An Introduction to the Bahá’í Faith.
The Bahá’í Faith, a religion born in Nineteenth Century Iran, is essentially an offshoot of Shí’a Islám. The fundamental premise of the Bahá’í Faith is that mankind cannot find its own way, and needs to be educated continually by a divine educator. One revelation is not good enough, so God never leaves man alone. In this respect, Bahá’ís exhibit less esteem for human insight than their Muslim forebears. Bahá’ís have a name for this doctrine of divine micromanagement. They call it the Covenant. It is by virtue of this doctrine that the Bahá’í Faith is not so much a belief system as an authority.
This Bahá’í Covenant is essentially the Shí’a doctrine of the Imamate on steroids. Imams are divine teachers. The great Imams of Shí’a Islám are regarded by Shí’a Muslims as infallibly inspired by God. The Bahá’ís extend this institution with the promise that this divine guidance must always and ever be incarnate in the world.
The Bahá’í Faith departed from Islám in that its two founders claimed to renew the revelation of God such that the revelation of God to Muhammad is no longer valid, but the Bahá’í religion still took the form of Shí’a Islám. Just as the Shí’a have a chain of infallible Imáms, so also do Bahá’ís have their chain of infallible leaders.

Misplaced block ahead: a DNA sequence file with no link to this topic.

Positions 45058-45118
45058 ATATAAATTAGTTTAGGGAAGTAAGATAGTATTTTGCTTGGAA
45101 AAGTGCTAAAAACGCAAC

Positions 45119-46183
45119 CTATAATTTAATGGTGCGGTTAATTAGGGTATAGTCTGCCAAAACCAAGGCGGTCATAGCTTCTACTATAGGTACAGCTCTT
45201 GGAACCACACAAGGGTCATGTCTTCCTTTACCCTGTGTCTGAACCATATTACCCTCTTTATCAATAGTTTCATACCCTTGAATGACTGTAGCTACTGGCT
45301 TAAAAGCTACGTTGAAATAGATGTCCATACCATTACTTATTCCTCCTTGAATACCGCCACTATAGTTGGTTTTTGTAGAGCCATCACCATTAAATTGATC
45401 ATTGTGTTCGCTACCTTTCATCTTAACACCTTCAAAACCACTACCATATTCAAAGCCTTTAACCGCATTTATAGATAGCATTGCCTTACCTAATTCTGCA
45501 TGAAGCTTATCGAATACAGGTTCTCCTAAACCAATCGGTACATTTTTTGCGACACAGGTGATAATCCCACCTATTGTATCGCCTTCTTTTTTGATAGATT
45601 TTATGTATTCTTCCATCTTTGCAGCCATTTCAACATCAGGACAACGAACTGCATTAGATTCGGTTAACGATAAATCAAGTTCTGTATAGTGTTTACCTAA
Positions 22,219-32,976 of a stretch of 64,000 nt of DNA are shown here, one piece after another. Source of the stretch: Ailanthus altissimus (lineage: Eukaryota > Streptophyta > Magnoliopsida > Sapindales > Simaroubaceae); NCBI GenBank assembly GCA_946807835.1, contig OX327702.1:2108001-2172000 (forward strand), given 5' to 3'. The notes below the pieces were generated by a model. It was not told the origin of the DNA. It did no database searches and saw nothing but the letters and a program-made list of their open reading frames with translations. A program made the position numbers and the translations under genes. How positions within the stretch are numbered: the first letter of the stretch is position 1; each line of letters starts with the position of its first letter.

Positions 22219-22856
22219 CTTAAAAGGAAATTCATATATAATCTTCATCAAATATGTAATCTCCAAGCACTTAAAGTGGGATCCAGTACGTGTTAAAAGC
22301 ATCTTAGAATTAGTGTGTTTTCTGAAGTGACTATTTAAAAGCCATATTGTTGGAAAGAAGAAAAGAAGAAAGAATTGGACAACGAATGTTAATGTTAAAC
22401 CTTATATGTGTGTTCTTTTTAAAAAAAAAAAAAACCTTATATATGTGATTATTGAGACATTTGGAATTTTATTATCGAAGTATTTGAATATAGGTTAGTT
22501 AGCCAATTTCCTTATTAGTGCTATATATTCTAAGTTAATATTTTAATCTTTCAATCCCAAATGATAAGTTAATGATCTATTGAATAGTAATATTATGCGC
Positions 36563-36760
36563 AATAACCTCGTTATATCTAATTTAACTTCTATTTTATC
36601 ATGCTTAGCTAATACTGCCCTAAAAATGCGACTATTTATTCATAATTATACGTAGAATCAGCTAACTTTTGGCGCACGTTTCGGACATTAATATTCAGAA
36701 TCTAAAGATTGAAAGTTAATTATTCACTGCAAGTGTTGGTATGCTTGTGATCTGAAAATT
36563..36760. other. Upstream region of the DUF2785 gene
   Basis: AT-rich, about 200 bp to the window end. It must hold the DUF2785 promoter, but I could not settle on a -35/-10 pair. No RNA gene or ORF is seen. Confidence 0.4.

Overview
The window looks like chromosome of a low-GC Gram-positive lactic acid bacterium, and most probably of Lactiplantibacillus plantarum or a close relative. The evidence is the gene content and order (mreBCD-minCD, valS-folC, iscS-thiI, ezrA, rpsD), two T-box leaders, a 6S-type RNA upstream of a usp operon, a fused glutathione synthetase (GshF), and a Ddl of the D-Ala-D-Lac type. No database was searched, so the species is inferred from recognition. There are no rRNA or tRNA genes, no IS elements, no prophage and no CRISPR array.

The Bahá’í Faith and Shí’a Islám have many common characteristics aside from the purported infallibility of their leaders. Bahá’ís and Shí’ites share a high regard for martyrdom, and are equally torn between their apolitical teachings and their theocratic ideals.
The primary difference between the two is essentially a dispute over who speaks for God in the present day. The Bahá’í Faith claims to be the new divine authority. This change, of course, requires that Bahá’ís believe that a particular revelation can expire and be replaced by a new revelation. Hence the Bahá’ís have something they call “progressive revelation.”
There are many differences in the particulars of the Bahá’í Faith and Shí’a Islám. These are what Bahá’ís consider the progressive aspects of their revelation. One example of such progress is that Bahá’ís do not believe in Jihád, though they do believe that warfare can be just. Bahá’ís do not practice ritual purity, though they do include purification rituals with some obligatory prayers.